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How Student Essay Writing Has Changed Since 1969

Yes, it’s me!

Published in ChicagoNow, October 1, 2014

You read that correctly. 45 years ago, I was teaching high school English at Niles East High School in Skokie, Illinois. In case you are wondering, I snagged that job right out of college. Nevertheless, if you do the math, you know you are reading the opinion of a former English teacher of a certain age.

When I read Nancy Bailey’s blog post, Computer Essay Grading vs Student Journals, it hit me just how far we have come from my teaching days. Bailey makes a strong case for the importance of journal writing and other forms of creative expression devalued by current educational thinking. I couldn’t agree more.

Bailey points out that the Common Core favors writing grammatically correct, factual essays that demonstrate critical thinking skills. There is an effort afoot in preparation for the PARCC writing assessment to standardize writing so a computer “robo-grader” can replace humans when evaluating essays. That would be so much more objective, right? To make this work, the computer will grade essays by looking for key vocabulary used as well as for proper punctuation and prescribed length.

Bailey laments having computers replace humans, but I’ll go a step further. Back in 1969, I was assigned five classes of 25 students each. I was also expected to give at least one writing assignment per week. So, every week, I had 125 essays to grade. Because this took a huge amount of an English teacher’s at home time, we were given “readers” to grade the essays. In retrospect, it must have been a teachers’ union requirement.

Being a newly hatched teacher, I felt I should read what my students were writing myself. Doing this, coupled with reading their journals and hearing what they had to say in class, gave me insight into them as people. I never graded journal entries but I did comment on their triumphs and struggles in an effort to connect and be helpful when they were having a hard time.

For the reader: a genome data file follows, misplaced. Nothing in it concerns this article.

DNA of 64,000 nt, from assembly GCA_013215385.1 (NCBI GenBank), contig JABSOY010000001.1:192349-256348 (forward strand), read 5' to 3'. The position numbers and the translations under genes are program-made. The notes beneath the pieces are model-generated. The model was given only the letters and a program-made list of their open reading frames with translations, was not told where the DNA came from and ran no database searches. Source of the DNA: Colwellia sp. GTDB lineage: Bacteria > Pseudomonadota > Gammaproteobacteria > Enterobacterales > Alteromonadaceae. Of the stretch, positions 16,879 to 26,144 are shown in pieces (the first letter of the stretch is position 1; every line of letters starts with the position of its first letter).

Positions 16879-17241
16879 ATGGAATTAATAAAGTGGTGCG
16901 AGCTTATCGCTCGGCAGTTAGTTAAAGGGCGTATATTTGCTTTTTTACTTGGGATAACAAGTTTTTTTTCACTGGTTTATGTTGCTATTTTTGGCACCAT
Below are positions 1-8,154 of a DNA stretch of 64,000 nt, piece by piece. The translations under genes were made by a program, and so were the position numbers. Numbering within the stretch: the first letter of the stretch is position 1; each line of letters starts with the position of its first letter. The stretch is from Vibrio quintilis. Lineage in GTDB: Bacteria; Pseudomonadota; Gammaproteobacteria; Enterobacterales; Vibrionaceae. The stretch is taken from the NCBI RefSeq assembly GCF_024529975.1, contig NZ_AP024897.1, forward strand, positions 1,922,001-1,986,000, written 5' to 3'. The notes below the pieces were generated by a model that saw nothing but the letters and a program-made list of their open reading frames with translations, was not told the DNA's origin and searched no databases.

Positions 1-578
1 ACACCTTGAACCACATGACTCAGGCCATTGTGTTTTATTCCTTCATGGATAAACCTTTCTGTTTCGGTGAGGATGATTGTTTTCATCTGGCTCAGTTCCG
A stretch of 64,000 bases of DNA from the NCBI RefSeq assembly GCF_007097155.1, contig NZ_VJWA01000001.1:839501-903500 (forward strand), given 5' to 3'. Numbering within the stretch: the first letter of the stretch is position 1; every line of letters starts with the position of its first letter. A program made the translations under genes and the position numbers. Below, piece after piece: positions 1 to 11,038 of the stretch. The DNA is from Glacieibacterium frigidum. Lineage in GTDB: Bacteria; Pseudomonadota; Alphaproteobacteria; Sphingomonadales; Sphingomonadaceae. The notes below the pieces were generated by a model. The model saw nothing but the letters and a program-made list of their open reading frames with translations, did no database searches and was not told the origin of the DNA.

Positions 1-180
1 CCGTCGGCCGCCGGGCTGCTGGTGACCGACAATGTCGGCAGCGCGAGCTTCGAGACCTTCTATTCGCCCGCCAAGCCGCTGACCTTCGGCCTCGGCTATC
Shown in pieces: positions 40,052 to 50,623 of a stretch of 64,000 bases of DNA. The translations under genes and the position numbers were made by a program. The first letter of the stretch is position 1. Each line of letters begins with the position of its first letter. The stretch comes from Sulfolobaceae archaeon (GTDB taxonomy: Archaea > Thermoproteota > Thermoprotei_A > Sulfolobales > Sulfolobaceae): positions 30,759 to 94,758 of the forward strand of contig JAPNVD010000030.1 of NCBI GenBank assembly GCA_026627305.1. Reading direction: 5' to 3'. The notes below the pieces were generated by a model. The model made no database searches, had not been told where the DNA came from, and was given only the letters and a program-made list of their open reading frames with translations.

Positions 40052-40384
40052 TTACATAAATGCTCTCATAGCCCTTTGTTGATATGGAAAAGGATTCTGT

After doing this for several months, my more seasoned colleagues encouraged me to use my “reader.” They worried I would be burned out by the nightly and weekend work. I thought, why not? When I received my first batch of corrected and graded essays from the “reader,” I knew why not. Because she did not know my students, the “reader” treated all of their work the same way.

While that might seem fair, it really isn’t. I was horrified to see red ink and negative comments all over the work of a student who struggled. For him, the essay was an achievement that required a lot of time and effort. Yes, I would have pointed out errors, but I would have done it with sensitivity. And my comments would have included praise for his hard work and the huge improvement in his writing.

Exit the “reader.” I just couldn’t let someone who didn’t know my students critique their work. And that was another human being. A computer searching for commas and keywords? No way.

Computers are amazing tools but as of now at least, I have yet to meet one that had empathy, insight, compassion, or a love of teaching. They do fit into our current thinking that education is all about meeting measurable standards. I’m just glad they weren’t around in 1969.

Einstein kept a sign in his office that read, “Not everything that counts can be counted, and not everything that can be counted counts.” Whether he said it or co-opted it from someone else, I have always believed it to be true.

So, consider helping out a former English teacher. If you don’t want your student’s or child’s writing to be evaluated by a computer, speak up. The PARCC assessments are invading our schools as I write this. I’m sure the computer would fail me for this little essay.


by Laurie Levy
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